• I think you made the player as well as the background move up while jumping and you moved the player going down due to gravitation and not the gravitation (its very annoying) , you should just move the background and keep the player at one place, like Ben Renolds did in his Platformer so that the player does not go of of sight.

      • Josh Woosley says:

        So you think I should remove all my coding making the character move and just have the background move instead? Will this affect my enemy ai? Thanks for the reply, Josh

        • Ben Reynolds says:

          Hi Josh. Although I’m not quite sure how you programmed your player movement, I agree with Palash that your easiest, most fail-proof method would probably be rewriting it according to my tutorials. I’m sure there are other ways to do it, but if you follow along with my tuts you are sure to get a similar, working product as in my demos. I’ve tried a few different methods for scrolling backgrounds, and I think the method I came up with is the easiest to implement. The impact on the rest of your code (such as AI) would be that the player never moves, so anywhere in your code that uses that value would probably need to take the scrollX and scrollY values of the background instead.

          Hope that helps,
          Ben

  3. Renz says:

    Wow this tutorial is nice! Cant wait for new one!

  4. Renz says:

    I need help please have a comment in my game and tell me what you can say thank you I will appreciate any comment you post I know it will help us thank you.

    Here’s the link : http://www.kongregate.com/games/mojmon11/stoichen-elements

    • Ben Reynolds says:

      Are you looking for advice on the technical side (bugs, code, etc), or just general game suggestions/advice? I’ll definitely leave you some feedback — just making sure I know what you are looking for. Good luck on your game!

      • Renz says:

        Thank You Ben, yes I am looking for advice on the technical side cause as you can see it has a lot of bugs. Thank you ben I have learn a lot from you but still I have to learn more.

  5. HitlaH says:

    Ben??? Are you still making the next tutorial?? Hope I think it will be really Good! :D

    • Ben Reynolds says:

      Hi there. Yes, I am making the next tutorial :)

      I just got a new computer (a MacBook Pro), and I am trying to transfer all of my files over.

      Sorry for the delay, I hope to post the next tutorial this weekend.

  6. danman113 says:

    Wow, amazing tutorial. Something that seems really complex turned out to be simple, thanks for revealing this!

  7. Jesse Herwig says:

    Your Tutorials are awesome.
    Could you make one about animating a character for a platformer (walking, rolling etc.)

  8. Steven says:

    May I suggest a preloader for the next mini tutorial? =P I’d like to see one that goes into things like showing the percent loaded, start both automatically or with a play button, or one that is a bit more complicated then a simple bar? :D

  9. Steven says:

    or maybe working with sound? =)

  10. Steven says:

    Thanks for the link! :D

  11. Jaime says:

    Ben, I had a question. If I want the game to save automatically – say like on every 5 minutes, would I set the saveDataObject.flush() inside of a timer?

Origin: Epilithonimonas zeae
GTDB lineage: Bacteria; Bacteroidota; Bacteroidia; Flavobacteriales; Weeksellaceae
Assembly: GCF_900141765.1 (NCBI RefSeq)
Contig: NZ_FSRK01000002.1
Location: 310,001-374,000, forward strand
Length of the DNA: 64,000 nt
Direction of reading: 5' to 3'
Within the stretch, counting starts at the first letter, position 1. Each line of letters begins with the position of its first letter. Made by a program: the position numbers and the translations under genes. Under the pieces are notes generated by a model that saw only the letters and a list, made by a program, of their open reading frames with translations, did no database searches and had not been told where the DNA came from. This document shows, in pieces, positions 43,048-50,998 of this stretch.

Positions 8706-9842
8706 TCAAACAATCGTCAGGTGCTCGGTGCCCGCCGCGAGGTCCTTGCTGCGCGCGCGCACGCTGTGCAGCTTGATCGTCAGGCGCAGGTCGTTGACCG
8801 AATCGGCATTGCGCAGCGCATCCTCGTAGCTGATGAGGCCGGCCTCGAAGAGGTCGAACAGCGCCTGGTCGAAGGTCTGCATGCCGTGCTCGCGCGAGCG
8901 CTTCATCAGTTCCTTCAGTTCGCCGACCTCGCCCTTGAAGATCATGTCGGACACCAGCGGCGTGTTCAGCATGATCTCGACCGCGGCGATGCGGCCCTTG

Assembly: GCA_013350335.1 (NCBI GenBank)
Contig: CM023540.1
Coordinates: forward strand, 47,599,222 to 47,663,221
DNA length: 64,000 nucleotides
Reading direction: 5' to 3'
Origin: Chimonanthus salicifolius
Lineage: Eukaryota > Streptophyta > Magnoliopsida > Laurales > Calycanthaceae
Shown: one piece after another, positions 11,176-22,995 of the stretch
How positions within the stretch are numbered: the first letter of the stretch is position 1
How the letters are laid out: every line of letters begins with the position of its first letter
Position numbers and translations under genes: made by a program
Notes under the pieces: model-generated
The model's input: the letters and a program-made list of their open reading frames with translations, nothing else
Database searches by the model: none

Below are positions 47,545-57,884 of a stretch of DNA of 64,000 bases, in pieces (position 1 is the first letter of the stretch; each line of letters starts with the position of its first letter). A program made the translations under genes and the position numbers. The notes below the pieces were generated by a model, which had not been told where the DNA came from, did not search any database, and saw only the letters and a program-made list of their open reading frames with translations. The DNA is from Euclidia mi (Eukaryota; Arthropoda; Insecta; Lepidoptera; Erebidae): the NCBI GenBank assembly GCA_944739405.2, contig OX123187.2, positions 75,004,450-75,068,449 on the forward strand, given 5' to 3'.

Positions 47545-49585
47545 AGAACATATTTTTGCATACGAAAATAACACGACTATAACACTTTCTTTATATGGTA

• Ben Reynolds says:

      Yes… almost. I’ve never actually used this in a game myself, but it sounds like a good idea. I’m assuming you know how to set up a timer that repeats every 5 minutes, forever (if not, there’s a nice tutorial here: http://www.republicofcode.com/tutorials/flash/as3timer/). Each time the timer triggers, you would want to flush the saveDataObject, but make sure that you also update the data on the saveDataObject to be equal to the current data, otherwise you will be just saving the same old data every 5 minutes. In this example, I would call the entire saveData() function every time the timer triggers.

      • Jaime says:

        Yes, I know how to set up timers, but thanks for the link. I can always use it if I mess the timer up somehow. Made a note about updating the data. I would have probably forgot to do that ;)

        Thanks!

  12. Gary says:

    Great tutorial, been looking for something to explain this properly for ages.

    Cheers

  13. Gary says:

    …Also, a reset/restart game tutorial would be handy! Ive been trying to figure out the best way to remove all objects and listeners from stage after clicking a restart button (after game over etc). Im using multiple classes and theres always something left over causing errors. Cheers

  14. Daikuro says:

    Thank you much for this information, I am an intermediate amateur graphic/web designer and I want to get into the codey-side of game design.

    I’d like to ask your opinion on storing Save data in XML files. As “my first flash game” project I wanted to make a simple turn-based RPG battle (only one battle for now) that loads it’s data from an XML file. Obviously the XML file would include things like HP, MP, Stats, Equipment, Inventory, and the party composition.

    I know it’s possible to also write to an XML file from AS3 and I wanted your opinion on it.

    Thank you,
    -Daikuro

  15. Ciara says:

    Hi, I really hope somebody is still reading these posts. I’ve just about finished my platform game but want the ability to save levels, how can i apply the sharedObject for saving played game levels?

    • Ben Reynolds says:

      Do you mean you want the player’s progress to be saved (which levels they have completed and which one they are currently up to)?

      You could just create a new “variable” in the sharedObject, and set it to the currentLevel:
      saveDataObject.data.currentLevel = currentLevel;